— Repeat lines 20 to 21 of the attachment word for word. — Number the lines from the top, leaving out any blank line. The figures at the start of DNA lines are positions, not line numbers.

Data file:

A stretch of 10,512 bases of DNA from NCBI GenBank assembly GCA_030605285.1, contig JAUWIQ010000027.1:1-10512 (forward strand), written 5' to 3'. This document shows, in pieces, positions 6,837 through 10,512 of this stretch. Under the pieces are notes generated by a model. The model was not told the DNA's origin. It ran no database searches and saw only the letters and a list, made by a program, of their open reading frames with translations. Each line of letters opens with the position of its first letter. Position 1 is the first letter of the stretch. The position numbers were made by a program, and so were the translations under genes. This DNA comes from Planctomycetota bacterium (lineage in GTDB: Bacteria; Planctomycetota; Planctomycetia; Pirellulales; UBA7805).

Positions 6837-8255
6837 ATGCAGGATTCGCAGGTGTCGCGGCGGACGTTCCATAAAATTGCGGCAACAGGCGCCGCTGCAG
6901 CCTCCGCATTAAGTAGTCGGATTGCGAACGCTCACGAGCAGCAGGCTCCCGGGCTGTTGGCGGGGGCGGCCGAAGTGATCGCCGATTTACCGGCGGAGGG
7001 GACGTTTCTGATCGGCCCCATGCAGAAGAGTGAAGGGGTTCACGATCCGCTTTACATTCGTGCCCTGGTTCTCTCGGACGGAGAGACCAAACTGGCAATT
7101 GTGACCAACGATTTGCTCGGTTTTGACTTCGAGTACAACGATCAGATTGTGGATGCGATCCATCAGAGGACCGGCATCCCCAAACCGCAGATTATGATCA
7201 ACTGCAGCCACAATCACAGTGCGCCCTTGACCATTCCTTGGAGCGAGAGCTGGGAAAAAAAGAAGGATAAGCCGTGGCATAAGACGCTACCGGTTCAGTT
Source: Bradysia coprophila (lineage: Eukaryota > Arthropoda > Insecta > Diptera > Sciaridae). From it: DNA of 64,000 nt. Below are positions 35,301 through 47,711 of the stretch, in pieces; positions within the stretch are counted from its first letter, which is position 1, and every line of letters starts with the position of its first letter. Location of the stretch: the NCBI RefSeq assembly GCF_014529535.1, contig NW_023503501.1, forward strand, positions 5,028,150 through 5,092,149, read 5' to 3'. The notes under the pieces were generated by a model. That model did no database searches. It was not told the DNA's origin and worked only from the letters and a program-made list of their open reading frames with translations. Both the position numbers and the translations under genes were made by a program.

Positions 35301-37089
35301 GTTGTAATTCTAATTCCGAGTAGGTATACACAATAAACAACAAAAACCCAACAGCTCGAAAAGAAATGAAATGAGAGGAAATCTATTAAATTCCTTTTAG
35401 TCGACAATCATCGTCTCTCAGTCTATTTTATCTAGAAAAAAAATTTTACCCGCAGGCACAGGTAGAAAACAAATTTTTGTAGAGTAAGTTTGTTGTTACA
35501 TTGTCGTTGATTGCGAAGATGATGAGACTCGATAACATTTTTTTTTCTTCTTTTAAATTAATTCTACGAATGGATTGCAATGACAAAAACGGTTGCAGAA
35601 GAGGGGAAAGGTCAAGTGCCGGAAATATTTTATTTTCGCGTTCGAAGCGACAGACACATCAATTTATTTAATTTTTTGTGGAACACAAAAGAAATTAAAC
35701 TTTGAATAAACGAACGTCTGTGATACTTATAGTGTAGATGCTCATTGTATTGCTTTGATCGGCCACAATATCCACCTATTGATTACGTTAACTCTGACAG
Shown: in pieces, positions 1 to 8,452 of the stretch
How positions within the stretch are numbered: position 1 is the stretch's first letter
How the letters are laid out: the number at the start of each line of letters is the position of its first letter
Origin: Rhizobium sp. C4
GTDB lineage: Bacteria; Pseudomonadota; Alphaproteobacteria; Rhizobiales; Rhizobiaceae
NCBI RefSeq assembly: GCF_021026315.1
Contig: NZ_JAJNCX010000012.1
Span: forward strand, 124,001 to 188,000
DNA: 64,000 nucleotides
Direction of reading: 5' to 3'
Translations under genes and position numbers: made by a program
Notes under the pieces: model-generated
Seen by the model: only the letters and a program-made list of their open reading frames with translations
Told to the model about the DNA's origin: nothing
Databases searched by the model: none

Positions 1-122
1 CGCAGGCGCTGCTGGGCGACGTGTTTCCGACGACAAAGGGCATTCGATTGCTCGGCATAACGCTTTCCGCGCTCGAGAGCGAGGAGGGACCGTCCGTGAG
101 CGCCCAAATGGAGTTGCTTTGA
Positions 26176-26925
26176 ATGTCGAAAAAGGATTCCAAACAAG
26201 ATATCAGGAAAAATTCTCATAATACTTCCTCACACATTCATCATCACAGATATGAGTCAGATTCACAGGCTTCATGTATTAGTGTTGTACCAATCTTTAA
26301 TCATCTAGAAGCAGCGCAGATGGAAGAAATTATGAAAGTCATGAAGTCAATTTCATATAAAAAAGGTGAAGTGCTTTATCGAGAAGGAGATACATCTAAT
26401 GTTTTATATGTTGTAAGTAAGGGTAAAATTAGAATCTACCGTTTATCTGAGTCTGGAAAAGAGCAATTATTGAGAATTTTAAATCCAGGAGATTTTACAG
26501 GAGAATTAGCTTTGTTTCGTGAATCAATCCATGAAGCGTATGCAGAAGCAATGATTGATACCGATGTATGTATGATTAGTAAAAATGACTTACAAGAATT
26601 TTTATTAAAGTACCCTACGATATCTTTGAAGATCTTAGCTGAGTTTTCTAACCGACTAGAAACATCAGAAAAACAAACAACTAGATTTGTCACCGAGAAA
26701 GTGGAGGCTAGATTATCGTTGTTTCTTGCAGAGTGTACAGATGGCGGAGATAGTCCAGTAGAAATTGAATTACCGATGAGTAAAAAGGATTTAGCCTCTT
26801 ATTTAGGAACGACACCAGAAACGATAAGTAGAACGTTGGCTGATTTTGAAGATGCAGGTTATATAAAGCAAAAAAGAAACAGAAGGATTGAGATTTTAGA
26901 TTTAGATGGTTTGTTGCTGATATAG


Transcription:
NCBI RefSeq assembly: GCF_021026315.1
Contig: NZ_JAJNCX010000012.1